This week’s global commemoration of the 30th anniversary of the Convention on the Rights of the Child includes a special contribution from a Faculty Co-Director of the Dean Rusk International Law Center here at the University of Georgia School of Law:
The United Nations Audiovisual Library of International Law has just published “Child Rights, Conflict, and International Criminal Justice,” a lecture by Georgia Law Professor Diane Marie Amann, holder of the Emily & Ernest Woodruff Chair in International Law. As described in prior posts, Amann’s expertise in this field extends to her service as Special Adviser to International Criminal Court Prosecutor Fatou Bensouda on Children in & affected by Armed Conflict; that said, she produced this lecture in her personal capacity.
Amann’s 41-minute lecture was taped 8 November 2019 at the Codification Division of the UN Office of Legal Affairs, UN Headquarters, New York. It is available in video (here) and audio formats (SoundCloud, Apple Podcasts, and Google Podcasts).
As Amann posted at her personal blog, the lecture begins by setting forth particular harms that children endure in armed conflict and similar violence. It proceeds to trace the developments in child rights that led to adoption, on 20 November 1989, of the Convention on the Rights of the Child. Next, it describes parallel developments in two other key legal fields, international humanitarian law and international criminal law. After looking at relevant provisions of the Child Rights Convention and other instruments – in particular, the 1998 Rome Statute of the International Criminal Court – the lecture concludes by evaluating efforts to ensure the rights of the child by preventing and punishing international crimes against and affecting children.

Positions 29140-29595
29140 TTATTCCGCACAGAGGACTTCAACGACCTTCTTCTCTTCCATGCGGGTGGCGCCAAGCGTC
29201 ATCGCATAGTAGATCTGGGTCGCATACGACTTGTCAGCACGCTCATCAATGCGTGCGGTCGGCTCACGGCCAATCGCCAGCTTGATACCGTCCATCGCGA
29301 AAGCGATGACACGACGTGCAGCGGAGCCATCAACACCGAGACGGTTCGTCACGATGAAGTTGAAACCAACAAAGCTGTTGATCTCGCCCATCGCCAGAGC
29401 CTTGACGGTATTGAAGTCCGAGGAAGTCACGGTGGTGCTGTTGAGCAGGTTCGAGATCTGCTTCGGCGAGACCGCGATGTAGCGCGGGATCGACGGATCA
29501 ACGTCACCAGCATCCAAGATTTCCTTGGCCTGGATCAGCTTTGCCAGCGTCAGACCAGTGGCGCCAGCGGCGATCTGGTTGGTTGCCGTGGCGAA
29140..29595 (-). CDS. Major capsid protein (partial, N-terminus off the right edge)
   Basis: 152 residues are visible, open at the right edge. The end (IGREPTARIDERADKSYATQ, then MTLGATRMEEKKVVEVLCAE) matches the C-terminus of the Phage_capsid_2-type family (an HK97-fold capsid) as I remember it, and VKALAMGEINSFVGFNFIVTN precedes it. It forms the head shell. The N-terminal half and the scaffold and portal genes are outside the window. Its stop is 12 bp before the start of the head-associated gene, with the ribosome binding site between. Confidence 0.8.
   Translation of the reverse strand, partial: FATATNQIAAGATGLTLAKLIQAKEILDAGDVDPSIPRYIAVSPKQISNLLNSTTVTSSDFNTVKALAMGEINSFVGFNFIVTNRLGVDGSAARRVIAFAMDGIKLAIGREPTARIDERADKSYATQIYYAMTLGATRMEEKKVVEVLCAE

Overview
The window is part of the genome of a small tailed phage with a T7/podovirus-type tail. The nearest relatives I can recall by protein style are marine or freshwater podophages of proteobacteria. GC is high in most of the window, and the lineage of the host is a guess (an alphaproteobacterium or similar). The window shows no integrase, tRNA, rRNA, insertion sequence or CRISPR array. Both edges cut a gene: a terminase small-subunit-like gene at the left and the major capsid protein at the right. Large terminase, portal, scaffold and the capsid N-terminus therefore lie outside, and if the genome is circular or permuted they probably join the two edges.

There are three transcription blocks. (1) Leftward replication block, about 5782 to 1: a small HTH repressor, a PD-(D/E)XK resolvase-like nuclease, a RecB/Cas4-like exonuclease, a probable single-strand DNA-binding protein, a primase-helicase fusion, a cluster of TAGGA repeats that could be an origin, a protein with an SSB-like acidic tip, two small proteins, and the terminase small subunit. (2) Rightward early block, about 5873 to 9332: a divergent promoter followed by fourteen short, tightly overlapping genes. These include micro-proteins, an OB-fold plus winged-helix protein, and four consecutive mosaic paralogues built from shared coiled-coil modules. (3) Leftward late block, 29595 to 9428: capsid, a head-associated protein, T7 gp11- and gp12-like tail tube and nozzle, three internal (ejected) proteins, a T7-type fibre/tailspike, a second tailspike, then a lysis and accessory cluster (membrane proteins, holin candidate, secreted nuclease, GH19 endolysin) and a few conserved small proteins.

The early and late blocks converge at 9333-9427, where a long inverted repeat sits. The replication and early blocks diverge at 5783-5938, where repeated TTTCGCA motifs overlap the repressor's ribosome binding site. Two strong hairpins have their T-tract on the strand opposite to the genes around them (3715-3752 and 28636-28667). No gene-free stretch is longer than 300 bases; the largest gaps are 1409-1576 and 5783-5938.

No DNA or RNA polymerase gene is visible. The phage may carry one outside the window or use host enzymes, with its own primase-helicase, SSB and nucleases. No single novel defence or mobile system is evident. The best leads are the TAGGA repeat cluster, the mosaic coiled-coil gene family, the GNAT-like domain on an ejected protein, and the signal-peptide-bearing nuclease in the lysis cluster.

Amann said this about the treaty that is enjoying a celebration, in Wednesday’s “World Children’s Day” and throughout this week:
“As for the 1989 Child Rights Convention itself – today it has 196 parties, including the Holy See, the State of Palestine, and every UN member state except the United States of America. Because of its nearly universal acceptance, as well as its comprehensive contents, the Convention has served for the last thirty years as the pre-eminent global charter on child rights and protection.”